I'm all for the added redundancy that a Diesel loco would provide to trains running under the wire here on the NEC. This time of year is especially bad when trees pull the wire down and your tin cans Amfleets are struggling to retain their heat. I remember #66 that was dead on the Hell Gate for 5+ hours with no overhead power in freezing temps. Lets say there's something fouling tracks ahead... At the very least you still have HVAC, lights, WiFi, working bathrooms while you wait for track. And if **** has really hit the fan ahead, you change ends and head back to the nearest station. I personally don't care how much dead weight the diesels are to tote around under wire, at least it's there when you need it. Redundancy is everything.
The Acela I's redundant power cars have proven to be a saving grace. I think passengers would be surprised to know how often that second power car prevents dead-in-the-water trains/train-to-train rescues. Not even knowing they've been running with a power car offline. And that's the point.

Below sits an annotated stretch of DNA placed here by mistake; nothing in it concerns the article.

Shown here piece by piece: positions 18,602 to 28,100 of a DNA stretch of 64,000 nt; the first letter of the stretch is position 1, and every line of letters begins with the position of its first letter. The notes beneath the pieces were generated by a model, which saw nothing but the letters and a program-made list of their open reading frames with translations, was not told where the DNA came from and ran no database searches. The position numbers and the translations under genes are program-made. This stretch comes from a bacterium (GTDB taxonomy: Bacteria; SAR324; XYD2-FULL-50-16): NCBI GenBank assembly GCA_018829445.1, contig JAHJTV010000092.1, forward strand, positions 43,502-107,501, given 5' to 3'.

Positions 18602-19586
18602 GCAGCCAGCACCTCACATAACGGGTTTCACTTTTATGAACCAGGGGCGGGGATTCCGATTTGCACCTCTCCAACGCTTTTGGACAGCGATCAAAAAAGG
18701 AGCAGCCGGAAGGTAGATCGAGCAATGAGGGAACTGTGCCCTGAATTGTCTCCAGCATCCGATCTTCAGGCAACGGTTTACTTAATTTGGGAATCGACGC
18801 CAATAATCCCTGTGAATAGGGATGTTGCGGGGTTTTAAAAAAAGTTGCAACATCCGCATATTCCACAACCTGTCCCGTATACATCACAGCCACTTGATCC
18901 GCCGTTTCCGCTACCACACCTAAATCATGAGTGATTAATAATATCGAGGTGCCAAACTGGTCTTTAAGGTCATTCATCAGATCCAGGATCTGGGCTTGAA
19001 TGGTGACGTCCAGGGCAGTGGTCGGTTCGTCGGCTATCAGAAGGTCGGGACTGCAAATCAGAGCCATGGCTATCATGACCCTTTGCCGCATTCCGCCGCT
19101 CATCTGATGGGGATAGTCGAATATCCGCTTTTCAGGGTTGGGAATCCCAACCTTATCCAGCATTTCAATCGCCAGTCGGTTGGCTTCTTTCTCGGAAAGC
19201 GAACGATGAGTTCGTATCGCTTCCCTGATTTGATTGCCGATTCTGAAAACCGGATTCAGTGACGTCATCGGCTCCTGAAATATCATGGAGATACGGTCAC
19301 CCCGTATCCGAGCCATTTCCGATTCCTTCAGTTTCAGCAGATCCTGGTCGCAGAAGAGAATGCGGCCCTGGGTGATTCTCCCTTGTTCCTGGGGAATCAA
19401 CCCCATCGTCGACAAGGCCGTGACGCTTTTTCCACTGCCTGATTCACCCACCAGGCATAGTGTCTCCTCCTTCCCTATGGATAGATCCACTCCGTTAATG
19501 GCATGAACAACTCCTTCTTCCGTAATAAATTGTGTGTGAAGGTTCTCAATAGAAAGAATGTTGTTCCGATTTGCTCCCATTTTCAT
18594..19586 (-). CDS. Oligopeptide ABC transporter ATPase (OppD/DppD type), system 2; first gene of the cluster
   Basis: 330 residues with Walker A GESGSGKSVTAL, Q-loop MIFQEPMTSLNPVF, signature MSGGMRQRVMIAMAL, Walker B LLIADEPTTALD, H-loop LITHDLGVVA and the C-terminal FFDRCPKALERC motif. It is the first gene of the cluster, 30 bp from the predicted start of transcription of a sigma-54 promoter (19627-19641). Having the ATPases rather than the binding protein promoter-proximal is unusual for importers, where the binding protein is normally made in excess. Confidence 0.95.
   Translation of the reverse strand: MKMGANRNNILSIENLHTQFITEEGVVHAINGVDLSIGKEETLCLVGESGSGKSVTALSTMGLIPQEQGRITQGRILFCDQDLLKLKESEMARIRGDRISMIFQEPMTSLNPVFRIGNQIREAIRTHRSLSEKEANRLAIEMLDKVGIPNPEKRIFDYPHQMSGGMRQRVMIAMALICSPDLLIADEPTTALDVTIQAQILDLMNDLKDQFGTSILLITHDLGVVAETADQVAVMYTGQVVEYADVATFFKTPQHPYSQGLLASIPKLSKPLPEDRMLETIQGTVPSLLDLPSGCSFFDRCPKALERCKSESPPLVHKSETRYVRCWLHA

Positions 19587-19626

I also like the somewhat distributed-traction from the Charger and APV, which might possibly assist with seasonal wheelslip delays.
Also, it could cut down on terminal departure delays since looping the trainset can resolve ACSES failures fairly quickly. Another common occurrence on the Acelas.
Since the ordering of the new Viewliner II, I had been hopefully that Amtrak would expand checked-baggage service in the NEC, providing for checked baggage not only on 65/66/67, but also on LD connecting NERs such as 95, 171, 174, 178 for example. The company wants to improve entrain/detrain, onboard and in-station safety and reducing the amount of carry-on baggage would absolutely help that. So many passenger injuries happen when people are struggling with bags, steps, gaps, slick vestibules, escalators, etc. Providing realistic, convenient options for checked baggage (NOT check your bag the day before you travel...) would absolutely help that. It's clear that this will not be a reality with the new equipment, which is a shame.